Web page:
The busy summer season is fast approaching, which means a lot of kids will be flying solo. If you’re thinking of sending yours off to visit an ex-spouse, Grandma or friends, you may be in for sticker shock over current fees for unaccompanied minors, warns Tom Parsons in an article for the Dallas News.
On some airlines, the fees can be higher than the airfare
For example, round-trip nonstop flights from Dallas to Houston in peak July on American, Southwest and United cost around $160, according to Parsons. The unaccompanied-minor fee is $300 round trip on American or United, which is almost double the price of the airfare. The fee on Southwest is $100 round trip, which seems like a bargain in comparison. The fees and rules for unaccompanied minors vary by airline, so you really should take a look at each carrier’s rules before you book. One thing the airlines all have in common is that children younger than 5 cannot fly alone.
Many airlines, including AirTran, American, Southwest, United and US Airways, require that you use their unaccompanied-minor service for kids ages 5 to 11. Alaska requires the service for children 5 to 12, while Delta, Frontier, JetBlue, Spirit and Virgin America require it for children 5 to 14.
If you’ve got a 12-year-old flying alone, you could avoid the fee by choosing AirTran, American, Southwest, United or US Airways. If your child is older than the required age but younger than 18, most airlines make the service optional.
Alaska Airlines has the cheapest fees, charging $25 each way for nonstop or direct flights and $50 for a connecting flight. Southwest and AirTran charge $50 each way; Delta, Frontier, JetBlue and Spirit charge $100 each way; and American, United and US Airways charge $150 each way. Virgin America has a tiered system, charging $75 each way for domestic flights less than two hours, $100 each way for domestic flights over two hours and $125 each way for flights to and from Mexico.
If your child is traveling with an older sibling, you may be able to avoid using the service if the older child meets the airline’s minimum companion age: that would be 12 on AirTran and Southwest; 15 on Frontier, Spirit and Virgin America; 16 on American and US Airways; and 18 on Alaska Airlines, Delta and United.
As well as fees, many restrictions for unaccompanied minors
Children ages 5 to 7 are not allowed on connecting flights, but some airlines extend that restriction to unaccompanied minors of any age. Many airlines do not offer unaccompanied minor service on codeshare flights (when two or more airlines share the same flight) and also have time-of-day restrictions, especially when for evening connecting flights.
One solution: fly early in the day
Airline experts suggest choosing flights for an unaccompanied child early in the day, especially connecting flights. If the flight is delayed or canceled, you should be able to get your child on another flight that same day. If your child misses a connection and has to stay overnight, most airlines will not put your child up in a hotel room, meaning that he/she will have to sleep in the airport with airline supervision.
It’s also a good idea to arrive at the airport earlier than usual; some airlines require it. You will need to fill out paperwork and give contact information for the person who will pick up the child at the destination airport, and that person must show a government-issued ID before being allowed to leave with your child.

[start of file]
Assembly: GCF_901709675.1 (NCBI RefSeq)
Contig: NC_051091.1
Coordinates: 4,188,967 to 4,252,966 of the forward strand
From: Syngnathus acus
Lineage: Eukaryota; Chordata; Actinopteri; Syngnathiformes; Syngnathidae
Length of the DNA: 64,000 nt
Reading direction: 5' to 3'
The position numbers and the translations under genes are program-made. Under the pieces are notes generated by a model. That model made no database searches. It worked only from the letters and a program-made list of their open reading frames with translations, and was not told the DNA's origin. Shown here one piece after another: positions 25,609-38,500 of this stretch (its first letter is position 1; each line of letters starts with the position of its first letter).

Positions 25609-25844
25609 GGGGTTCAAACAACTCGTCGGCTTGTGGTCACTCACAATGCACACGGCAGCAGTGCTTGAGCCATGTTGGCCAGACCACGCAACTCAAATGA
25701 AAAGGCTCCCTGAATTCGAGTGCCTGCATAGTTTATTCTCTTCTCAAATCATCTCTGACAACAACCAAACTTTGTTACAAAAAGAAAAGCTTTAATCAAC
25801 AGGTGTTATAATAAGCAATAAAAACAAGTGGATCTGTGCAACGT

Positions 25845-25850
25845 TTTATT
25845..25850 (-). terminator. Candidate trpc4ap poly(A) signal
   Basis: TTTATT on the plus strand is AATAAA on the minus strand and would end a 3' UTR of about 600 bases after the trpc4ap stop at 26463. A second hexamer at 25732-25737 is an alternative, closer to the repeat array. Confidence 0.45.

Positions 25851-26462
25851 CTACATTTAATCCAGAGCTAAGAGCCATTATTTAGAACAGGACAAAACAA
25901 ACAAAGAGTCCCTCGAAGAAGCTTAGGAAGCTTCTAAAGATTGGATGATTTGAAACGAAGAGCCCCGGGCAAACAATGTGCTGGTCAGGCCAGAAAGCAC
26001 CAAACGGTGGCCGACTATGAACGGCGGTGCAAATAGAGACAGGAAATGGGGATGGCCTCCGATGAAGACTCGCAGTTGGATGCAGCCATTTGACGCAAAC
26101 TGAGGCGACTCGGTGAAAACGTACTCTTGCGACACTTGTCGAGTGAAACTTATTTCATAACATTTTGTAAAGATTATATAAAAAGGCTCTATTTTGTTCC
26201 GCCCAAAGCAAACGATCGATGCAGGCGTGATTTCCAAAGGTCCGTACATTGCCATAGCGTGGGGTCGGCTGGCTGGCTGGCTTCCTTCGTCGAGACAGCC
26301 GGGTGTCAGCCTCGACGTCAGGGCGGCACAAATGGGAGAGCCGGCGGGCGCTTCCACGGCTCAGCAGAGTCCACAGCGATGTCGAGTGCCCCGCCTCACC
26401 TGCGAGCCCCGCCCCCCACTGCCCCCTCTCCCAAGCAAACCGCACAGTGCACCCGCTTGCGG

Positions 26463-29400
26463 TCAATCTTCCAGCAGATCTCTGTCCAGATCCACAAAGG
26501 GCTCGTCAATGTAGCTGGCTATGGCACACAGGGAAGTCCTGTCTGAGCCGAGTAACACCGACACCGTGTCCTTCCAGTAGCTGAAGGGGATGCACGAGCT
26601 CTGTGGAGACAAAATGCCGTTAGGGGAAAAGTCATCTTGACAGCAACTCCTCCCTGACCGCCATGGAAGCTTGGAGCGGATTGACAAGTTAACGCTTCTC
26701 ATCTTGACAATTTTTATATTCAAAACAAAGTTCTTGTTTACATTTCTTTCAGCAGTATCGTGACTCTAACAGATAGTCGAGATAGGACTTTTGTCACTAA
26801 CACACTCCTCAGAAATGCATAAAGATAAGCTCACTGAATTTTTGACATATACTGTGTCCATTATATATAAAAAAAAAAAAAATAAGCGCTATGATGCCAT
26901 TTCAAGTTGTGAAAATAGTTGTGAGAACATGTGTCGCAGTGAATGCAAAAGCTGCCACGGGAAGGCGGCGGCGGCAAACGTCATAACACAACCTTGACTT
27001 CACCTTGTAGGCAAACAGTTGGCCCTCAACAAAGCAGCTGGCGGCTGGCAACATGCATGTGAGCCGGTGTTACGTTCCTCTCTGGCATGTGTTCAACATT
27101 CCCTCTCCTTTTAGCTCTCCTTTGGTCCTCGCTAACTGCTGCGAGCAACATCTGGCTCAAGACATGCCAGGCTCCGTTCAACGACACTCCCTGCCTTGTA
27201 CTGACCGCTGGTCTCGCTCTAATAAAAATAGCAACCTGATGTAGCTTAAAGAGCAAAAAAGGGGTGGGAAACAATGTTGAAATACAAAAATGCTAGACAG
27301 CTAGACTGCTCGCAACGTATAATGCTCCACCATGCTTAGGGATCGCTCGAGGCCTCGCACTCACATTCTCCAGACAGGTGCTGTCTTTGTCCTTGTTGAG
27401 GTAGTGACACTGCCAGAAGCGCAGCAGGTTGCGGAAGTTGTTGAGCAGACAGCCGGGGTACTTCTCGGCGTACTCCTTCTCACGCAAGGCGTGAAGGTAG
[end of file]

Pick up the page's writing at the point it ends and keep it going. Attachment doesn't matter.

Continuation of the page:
For most domestic flights, you can request a pass that allows you to escort your child to the gate. Likewise, the person picking up your child should be able to get a similar pass to meet your child at the arrival gate. Word to the wise: Do not leave the gate area until you know the plane has taken off―sometimes a plane has to return to the gate.
What to expect before, during and after the flight
When your child checks in, he will receive a lanyard that shows he is an unaccompanied minor. This makes it easy for airline personnel to identify him. In many cases, friendly flight attendants will give your child special attention on the plane, making for some nice memories! He will usually be escorted on and off the flight by a flight attendant, too.
To keep your child entertained during the flight, be sure to send plenty of snacks, books, electronics and small toys in a backpack that can fit under the seat. A prepaid debit card for on-board food purchases is also a great idea because most airlines are cashless, plus your child may need money at a connecting airport.
Make sure your child knows how to contact you in case of an emergency (or hopefully to report that all went well), and make a plan for the “what if’s” (what if Aunt Sarah doesn’t show up, what if the person seated next to your child is acting strangely, etc).
A little comfort goes a long way
At Cabeau, we can’t help it if your child’s flight is cancelled or if there’s turbulence, but we can help make it more comfortable. For comfortable, restful sleep, we recommend our microbead-filled Evolution Micro Jr Travel Pillow™ with raised head supports; no bobbing heads and stiff necks. And to keep your child warm and cozy even on the chilliest of flights, we offer our ladybug, panda or monkey BlanKid Buddy™. It’s a backpack, a travel pillow, a super-soft travel blanket and a plush animal toy all in one! To learn more about our entire line of comfort travel products, please visit our website, www.cabeau.com.
With some smart pre-planning and a really thorough checklist, we’re certain your child will have a great time flying solo. Don’t worry!